There's a reason movie lovers were analyzing every second of the trailer for Jordan Peele's latest horror film Us when it dropped on Christmas Day. On the surface, it's a home invasion film starring a family on vacation who gets attacked by their doppelgängers. But the symbolism, the homages, the revolutionary Blackness of having a dark-skinned family at the center of a horror film all speak to Peele's intentionality in his craft.
After attending an #UsFirst screening of the film--part of a nationwide screening series for Black journalists--Shadow And Act's managing editor Brooke Obie, UCLA professor and Horror Noire executive producer Tananarive Due, culture curator Jasmyn Lawson, and AfroPunk columnist Clarkisha Kent all sat down with Peele to get into his intentions for the film and the future of the genre.
On the importance of #UsFirst screenings for Black journalists:
"Most early screenings in the history of this industry are disproportionately populated by white journalists," Peele said. "I'm trying to push representation into a place and into a type of story that we don't usually see it, so it would've been a big problem for me if Black journalists weren't included in the unveiling of this movie."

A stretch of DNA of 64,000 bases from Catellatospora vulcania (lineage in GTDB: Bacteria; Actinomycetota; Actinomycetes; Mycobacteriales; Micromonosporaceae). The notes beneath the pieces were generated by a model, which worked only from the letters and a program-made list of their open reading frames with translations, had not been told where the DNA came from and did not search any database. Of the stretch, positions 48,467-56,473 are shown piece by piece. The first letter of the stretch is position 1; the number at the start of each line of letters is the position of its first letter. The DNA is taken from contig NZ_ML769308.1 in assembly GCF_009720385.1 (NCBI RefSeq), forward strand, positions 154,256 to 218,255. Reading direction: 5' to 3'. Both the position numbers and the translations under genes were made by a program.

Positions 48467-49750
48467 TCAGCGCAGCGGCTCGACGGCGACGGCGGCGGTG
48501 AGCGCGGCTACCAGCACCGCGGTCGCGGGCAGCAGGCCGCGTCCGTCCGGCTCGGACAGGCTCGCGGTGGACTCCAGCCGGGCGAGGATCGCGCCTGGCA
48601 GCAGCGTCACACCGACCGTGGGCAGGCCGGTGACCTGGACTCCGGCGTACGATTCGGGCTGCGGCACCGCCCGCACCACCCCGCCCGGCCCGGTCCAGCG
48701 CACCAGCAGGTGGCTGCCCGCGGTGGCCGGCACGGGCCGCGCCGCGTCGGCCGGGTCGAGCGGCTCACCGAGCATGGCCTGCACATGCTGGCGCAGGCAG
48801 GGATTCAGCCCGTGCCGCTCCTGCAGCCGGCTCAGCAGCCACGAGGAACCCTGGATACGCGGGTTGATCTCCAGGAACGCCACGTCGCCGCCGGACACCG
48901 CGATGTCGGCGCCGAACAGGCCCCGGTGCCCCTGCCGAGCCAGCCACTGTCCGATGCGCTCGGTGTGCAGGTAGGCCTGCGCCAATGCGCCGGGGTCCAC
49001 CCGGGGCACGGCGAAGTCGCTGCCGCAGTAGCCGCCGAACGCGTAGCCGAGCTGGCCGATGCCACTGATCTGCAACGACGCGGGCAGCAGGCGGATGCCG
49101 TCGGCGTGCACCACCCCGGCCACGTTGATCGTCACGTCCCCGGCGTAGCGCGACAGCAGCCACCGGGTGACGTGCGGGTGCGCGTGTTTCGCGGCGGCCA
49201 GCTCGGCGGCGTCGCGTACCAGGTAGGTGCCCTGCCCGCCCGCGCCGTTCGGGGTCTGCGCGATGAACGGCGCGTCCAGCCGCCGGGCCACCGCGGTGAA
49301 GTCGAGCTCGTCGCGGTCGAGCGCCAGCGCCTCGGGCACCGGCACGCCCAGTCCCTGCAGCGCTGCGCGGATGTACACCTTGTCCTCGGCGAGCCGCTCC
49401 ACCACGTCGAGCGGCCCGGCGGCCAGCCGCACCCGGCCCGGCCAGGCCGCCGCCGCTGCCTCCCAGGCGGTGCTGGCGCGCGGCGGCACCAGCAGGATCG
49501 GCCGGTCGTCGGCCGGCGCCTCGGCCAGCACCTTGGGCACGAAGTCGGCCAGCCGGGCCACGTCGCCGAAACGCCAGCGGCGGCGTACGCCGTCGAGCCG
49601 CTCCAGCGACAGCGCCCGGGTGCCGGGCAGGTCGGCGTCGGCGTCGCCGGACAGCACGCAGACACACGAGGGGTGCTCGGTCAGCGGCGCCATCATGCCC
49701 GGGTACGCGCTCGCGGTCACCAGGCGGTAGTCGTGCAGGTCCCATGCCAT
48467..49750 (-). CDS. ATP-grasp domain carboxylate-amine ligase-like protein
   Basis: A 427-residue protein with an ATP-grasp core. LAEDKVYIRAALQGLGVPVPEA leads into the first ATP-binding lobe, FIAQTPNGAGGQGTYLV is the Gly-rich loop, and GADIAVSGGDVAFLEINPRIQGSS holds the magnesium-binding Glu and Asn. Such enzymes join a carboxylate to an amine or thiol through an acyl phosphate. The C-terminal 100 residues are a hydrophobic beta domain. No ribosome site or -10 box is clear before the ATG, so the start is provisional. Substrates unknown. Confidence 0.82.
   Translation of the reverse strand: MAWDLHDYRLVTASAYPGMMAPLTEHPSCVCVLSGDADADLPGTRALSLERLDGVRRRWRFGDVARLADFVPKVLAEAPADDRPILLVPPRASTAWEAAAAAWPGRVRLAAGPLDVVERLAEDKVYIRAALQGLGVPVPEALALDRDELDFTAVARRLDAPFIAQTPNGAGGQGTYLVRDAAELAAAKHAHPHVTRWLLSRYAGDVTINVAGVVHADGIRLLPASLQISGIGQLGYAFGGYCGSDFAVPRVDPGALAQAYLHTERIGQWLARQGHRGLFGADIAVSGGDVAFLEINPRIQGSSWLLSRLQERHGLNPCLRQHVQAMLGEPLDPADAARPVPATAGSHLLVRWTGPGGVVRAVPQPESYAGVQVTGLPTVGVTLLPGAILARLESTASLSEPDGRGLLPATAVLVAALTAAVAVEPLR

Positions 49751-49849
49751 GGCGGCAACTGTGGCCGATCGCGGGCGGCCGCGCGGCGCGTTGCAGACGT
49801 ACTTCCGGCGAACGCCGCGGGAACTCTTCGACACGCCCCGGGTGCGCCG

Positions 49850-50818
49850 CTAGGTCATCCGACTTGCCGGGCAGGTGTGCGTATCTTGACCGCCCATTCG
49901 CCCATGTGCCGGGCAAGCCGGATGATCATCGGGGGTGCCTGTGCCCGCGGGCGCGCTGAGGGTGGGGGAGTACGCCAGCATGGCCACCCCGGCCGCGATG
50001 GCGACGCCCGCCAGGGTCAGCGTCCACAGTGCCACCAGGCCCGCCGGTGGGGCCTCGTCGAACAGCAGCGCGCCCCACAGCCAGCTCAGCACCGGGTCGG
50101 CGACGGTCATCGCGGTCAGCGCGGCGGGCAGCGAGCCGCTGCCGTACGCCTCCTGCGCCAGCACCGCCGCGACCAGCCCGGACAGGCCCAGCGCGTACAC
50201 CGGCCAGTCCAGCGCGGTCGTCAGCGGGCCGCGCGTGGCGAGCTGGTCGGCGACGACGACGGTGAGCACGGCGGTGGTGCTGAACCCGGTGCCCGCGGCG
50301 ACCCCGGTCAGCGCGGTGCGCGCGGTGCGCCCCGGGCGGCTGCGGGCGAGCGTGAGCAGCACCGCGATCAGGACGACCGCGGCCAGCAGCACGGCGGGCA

On the intentional Blackness of 'Us':
"Every notch along the way I recognized how important it was to have a dark-skinned family in the center of this movie," he said.
On the common thread between comedy and horror:
"Horror and comedy have several things in common, and one of those things to me is taking an absurd notion and...then you try to apply as much reality to it as possible," Peele said. "When you're tense, you need that laugh."
On the necessity of realism in horror:
"At the very least, I've got to provide an emotional reason that the audience goes, 'But I see why she did that, though!' Or, I have to have somebody voice what the audience is saying," Peele said.
On the future of Horror Noire:
"I want to keep telling stories, I want to keep pushing these boundaries of representation," said Peele. Through his work he hopes "to be able to normalize this idea of representation in film."